Illustrative, non-exclusive examples of predetermined periods of time according to the present disclosure include times of 0-15 minutes, including times of 1, 3, 5, 7, 9, 1-12, 2-8, 6-12, and 3-7 minutes. Illustrative, non-exclusive examples of predetermined upper fan rotational frequency thresholds according to the present disclosure include upper thresholds in the range of 90% to 99% of the fans' maximum rotational frequency, such as upper thresholds of 94%, 95%, and 96% of the fans' maximum rotational frequency. Illustrative, non-exclusive examples of predetermined lower fan rotational frequency thresholds according to the present disclosure include lower thresholds in the range of 50% to 90% of the fans' maximum rotational frequency, such as lower thresholds of 60%, 65%, 70%, 75%, and 80% of the fans' maximum rotational frequency.

The control methods of FIG. 16 are illustrative, non-exclusive examples of a temperature control method that may be used according to the present disclosure. Other control strategies that vary the rotational frequency of IEC fans 252 and/or add and remove supplemental cooling stages based at least in part on a variable associated with the temperature of the air entering electronic equipment 128 are also within the scope of the present disclosure.

The systems and methods according to the present disclosure, including temperature control method 530, may be configured such that any supplemental cooling stages that are turned on may run continuously as long as the rotational frequency of the IEC fans is above the lower fan rotational frequency threshold. Under these conditions, fine control of the temperature of the process air stream may be accomplished by varying the rotational frequency of the IEC fans. This continuous running of the supplemental cooling stages, as opposed to the cyclical running that is common in many conventional environmental control systems, may increase the operational efficiency and service life of the supplemental cooling equipment.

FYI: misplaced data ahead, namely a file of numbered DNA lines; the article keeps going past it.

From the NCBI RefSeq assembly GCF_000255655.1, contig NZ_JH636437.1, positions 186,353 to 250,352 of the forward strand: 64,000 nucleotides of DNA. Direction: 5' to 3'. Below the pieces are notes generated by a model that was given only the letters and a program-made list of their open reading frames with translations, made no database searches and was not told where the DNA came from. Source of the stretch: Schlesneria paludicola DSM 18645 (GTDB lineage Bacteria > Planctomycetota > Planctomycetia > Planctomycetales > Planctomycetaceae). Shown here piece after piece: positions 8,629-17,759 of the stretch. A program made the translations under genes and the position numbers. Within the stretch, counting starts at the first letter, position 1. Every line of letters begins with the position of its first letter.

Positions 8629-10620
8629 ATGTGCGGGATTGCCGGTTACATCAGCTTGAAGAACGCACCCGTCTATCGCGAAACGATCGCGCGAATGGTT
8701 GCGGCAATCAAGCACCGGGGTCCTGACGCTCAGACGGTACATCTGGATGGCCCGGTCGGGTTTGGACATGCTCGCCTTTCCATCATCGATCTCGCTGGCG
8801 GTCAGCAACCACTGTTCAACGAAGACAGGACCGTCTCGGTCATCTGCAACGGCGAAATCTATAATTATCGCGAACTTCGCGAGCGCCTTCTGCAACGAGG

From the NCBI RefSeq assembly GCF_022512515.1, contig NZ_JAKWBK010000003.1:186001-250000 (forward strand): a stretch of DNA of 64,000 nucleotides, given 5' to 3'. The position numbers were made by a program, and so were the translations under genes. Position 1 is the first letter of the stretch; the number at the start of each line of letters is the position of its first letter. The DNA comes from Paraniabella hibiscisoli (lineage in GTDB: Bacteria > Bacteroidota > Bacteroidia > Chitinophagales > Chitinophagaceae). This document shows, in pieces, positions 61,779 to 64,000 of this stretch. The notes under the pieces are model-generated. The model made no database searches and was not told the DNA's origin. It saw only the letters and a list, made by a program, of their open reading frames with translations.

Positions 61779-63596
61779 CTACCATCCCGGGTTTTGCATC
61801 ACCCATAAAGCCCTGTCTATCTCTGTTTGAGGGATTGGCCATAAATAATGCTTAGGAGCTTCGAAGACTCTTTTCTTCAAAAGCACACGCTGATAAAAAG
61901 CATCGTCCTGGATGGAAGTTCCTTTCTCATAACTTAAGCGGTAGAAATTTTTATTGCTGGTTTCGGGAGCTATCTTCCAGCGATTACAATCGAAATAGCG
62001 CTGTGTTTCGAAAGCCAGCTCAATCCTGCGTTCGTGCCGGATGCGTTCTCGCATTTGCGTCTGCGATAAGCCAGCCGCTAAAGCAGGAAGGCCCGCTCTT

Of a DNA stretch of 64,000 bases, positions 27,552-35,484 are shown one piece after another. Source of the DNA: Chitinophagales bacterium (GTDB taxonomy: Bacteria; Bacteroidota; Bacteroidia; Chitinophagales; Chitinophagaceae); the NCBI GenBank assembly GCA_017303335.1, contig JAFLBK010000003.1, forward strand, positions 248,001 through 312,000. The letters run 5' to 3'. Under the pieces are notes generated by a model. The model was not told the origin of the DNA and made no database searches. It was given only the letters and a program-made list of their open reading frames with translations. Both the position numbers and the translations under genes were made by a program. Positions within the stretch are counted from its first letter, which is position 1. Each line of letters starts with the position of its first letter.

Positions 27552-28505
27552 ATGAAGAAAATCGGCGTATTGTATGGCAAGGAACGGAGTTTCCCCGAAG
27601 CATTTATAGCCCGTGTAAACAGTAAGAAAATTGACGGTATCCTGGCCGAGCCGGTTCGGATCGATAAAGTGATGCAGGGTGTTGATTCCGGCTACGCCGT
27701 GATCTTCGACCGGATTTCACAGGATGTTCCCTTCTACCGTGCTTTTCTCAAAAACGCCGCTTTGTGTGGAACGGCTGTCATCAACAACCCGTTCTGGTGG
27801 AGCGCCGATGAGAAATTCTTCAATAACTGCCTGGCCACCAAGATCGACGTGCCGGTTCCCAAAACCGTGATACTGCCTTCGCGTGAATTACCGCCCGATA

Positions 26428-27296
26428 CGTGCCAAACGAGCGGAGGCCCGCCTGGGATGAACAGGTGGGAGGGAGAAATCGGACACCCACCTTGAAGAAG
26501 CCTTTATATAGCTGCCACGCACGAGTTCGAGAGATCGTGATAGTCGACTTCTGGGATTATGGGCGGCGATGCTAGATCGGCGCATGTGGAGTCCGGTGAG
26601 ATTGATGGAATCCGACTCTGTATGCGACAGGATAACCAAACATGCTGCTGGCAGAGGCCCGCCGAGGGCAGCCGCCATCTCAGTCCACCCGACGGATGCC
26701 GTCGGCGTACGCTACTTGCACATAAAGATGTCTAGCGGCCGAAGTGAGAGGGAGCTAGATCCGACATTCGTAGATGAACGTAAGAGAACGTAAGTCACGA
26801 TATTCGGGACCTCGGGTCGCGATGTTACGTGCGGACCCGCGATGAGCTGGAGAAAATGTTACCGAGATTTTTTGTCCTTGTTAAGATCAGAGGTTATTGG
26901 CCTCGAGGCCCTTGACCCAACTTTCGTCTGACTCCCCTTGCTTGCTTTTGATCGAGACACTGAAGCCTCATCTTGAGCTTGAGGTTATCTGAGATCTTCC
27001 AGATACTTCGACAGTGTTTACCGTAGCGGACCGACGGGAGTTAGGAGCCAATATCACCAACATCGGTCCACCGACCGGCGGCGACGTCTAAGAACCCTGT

Additional control methods may be utilized with systems according to the present disclosure. As an illustrative, non-exclusive example, and as discussed herein, environmental control assembly 20 may monitor the humidity of space 30, such as by cooled space relative humidity sensor 346, and control the relative humidity through the use of humidifier 261 and/or dehumidifier 280. The relative humidity (RH) may be controlled within a range of values, such as from 10% to 90% RH, 20% to 80% RH, 30% to 70% RH, or 40% to 60% RH, though values outside the listed ranges are also within the scope of the present disclosure. The precise humidity control range may be dictated by the equipment contained within space 30 and the desired level of protection against over drying and/or condensation within the space. When the detected RH is lower than a lower RH threshold, process air stream 201 and humidifier water stream 264 may be supplied to humidifier 261, and humidifier 261 may produce humidified air stream 266, which may increase the humidity within space 30. Conversely, when the detected RH is higher than an upper RH threshold, dehumidifier 280 may be turned on and the process air stream supplied to dehumidifier 280 to condense water from the process air stream and decrease the humidity within space 30.

As another illustrative, non-exclusive example, environmental control assembly 20, through controller 300, may control the relative pressure difference between space 30 and the outside ambient environment. This may be accomplished by controlling the rotational frequency of fan 278 associated with outside air intake 274, such that the pressure within space 30 is maintained higher than the ambient pressure, such as 0.01, 0.03, 0.05, 0.07, or 0.1 inch WC higher.